Does podcasting need any more middle-aged men, once insiders, now not so much, but still very keen to let us know their thoughts on life? Well, funny you should ask, because here’s another double act of such chaps: When It Hits the Fan. Our hosts are ex-Sun editor David Yelland (below left) and former PR for both the late queen and Gordon Brown, Simon Lewis (below right). I have a soft spot for Yelland, a sober alcoholic and fundamentally kind man who’s fessed up to acting badly during his Sun days. But, oh dear, this too is dry stuff. These podcasts only work if there’s some life in them: some jokes, or warmth, or intimacy, a little sparkle in the relationship that means you want to spend time with these people. The production here doesn’t let us get anywhere near these two, so their insights don’t land. And the insights weren’t all that: “The palace is an extraordinary place to work,” Lewis kept saying (the queen told a lame joke! Blimey!). More pep needed.

Newscast, a show that knows what it is and who it’s for, has moved to seven days a week. might take some tips from it. During the week, Adam Fleming and Chris Mason are our hosts; now, on Saturdays and Sundays, we’re getting Laura Kuenssberg and Paddy O’Connell. Although O’Connell was away last weekend, so Kuenssberg teamed up with Dominic Casciani (Saturday) and James Cook (Sunday). There’s a briskness and jollity here that means you can’t get bored. Plus, of course, everyone on the show has the advantage of actually still being involved in the areas they’re talking about: Kuenssberg came out of hosting her Sunday morning TV show, which featured an interview with justice secretary Alex Chalk, and gave Newscast an immediate analysis of how it went, which questions she thought he dodged. Usually, O’Connell will also be coming to Newscast straight out of his Sunday morning job, hosting Broadcasting House.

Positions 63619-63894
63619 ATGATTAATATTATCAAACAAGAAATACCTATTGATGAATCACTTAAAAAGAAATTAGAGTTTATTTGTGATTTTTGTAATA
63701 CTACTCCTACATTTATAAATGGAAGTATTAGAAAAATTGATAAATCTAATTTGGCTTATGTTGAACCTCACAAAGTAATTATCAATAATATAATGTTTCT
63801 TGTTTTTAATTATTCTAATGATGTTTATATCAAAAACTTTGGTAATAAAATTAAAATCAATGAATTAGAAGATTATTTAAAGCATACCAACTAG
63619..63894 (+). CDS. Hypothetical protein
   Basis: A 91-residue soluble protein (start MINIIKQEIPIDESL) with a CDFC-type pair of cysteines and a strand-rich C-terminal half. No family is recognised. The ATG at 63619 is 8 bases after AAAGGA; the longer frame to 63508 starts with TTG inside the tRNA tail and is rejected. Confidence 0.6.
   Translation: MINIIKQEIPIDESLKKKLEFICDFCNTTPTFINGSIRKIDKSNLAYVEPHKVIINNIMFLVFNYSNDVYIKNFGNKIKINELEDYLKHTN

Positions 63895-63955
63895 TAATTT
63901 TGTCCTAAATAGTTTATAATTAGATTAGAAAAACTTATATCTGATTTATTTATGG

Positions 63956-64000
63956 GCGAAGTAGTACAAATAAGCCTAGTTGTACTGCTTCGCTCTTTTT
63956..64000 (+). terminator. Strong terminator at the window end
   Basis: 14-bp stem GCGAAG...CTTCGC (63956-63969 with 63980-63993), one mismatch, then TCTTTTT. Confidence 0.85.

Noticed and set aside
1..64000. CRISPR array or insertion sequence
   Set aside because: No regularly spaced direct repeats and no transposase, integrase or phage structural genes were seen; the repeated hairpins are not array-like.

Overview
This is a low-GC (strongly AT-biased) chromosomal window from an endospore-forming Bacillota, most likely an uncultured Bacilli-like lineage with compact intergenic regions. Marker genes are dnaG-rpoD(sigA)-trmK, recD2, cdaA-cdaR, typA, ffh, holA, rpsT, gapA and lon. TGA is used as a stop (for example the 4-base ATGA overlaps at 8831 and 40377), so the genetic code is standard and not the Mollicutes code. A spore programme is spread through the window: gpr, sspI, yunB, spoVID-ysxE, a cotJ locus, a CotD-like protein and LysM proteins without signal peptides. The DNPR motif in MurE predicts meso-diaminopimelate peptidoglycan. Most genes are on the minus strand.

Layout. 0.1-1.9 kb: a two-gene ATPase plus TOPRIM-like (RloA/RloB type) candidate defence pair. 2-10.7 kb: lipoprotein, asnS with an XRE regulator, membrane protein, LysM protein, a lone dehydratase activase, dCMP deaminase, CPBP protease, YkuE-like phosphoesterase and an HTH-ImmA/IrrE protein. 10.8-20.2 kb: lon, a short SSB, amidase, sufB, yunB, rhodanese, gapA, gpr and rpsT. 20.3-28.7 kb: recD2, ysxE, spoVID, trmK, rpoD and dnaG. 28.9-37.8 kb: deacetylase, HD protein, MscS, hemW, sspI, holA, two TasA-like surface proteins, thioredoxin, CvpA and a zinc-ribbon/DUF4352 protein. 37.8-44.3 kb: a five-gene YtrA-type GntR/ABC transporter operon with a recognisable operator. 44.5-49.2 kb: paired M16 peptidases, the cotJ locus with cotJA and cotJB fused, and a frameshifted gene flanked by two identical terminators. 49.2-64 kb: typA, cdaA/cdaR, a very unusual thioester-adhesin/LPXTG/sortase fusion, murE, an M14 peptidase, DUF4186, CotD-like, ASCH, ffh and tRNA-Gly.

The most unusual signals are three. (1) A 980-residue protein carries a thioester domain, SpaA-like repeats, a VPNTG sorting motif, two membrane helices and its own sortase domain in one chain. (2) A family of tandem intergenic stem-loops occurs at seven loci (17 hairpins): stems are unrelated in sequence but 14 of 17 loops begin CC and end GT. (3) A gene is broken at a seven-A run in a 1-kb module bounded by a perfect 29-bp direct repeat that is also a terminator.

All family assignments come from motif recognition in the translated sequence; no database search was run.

I could have done without O’Connell’s little recorded missive from his holiday, not that it wasn’t sweet, but because we didn’t need it. The show already has a sense of community and both the familiar Kuenssberg and the funny O’Connell will slot right in.

Elon Musk Walter Isaacson Simon & Schuster, £28, pp688

The big question in the public mind about Elon Musk, as a London cabbie once put it to me, is whether he’s “a pillock or a genius”. The quick answer is that he’s both; a better answer is that there’s a lot of detail between those two extremes – so much so, in fact, that it takes Walter Isaacson 688 pages to cram it all in. But cram it in he does.

Isaacson is an experienced biographer, with lives of Einstein, Benjamin Franklin, Leonardo da Vinci, Jennifer Doudna and Steve Jobs to his credit. With the benefit of hindsight, that last volume looks like a practice run for a life of Elon Musk, who, like Jobs, makes people wonder whether appalling personal behaviour can be separated from the relentless drive that has made him successful.

But at least Jobs was not a Twitter troll, whereas Musk likes shitposting so much that he bought the company (which may turn out to be the worst decision he’s ever made). And it’s that particular social media addiction that has shaped public perceptions of him, leading people – and the media – to regard him purely as a pillock and overlook his remarkable achievements.

Like what? Well, as he said, introducing himself to the audience of Saturday Night Live: “To anyone I’ve offended, I just want to say I reinvented electric cars and I’m sending people to Mars in a rocket ship. Did you think I was also going to be a chill, normal dude?” But the full roll-call of Musk’s achievements runs like this: PayPal (of which he was a co-founder), Tesla, SpaceX, Starlink (now providing internet links to Ukrainian forces), Neuralink, the Boring Company (a large-scale tunnelling operation) and a new AI company called xAI. Of these, the only really mundane business is the tunnelling company.

One of the merits of Isaacson’s book is the way he delves into how these formidable organisations came into being. It’s clear from his account that none of them would have happened without Musk’s distinctive combination of vision, maniacal determination, personal commitment and ruthlessness.

He believes that if people want to prioritise their leisure they should leave his company

Naomi Klein

Tim Adams reviews the author’s account of being mistaken for conspiracy theorist Naomi Wolf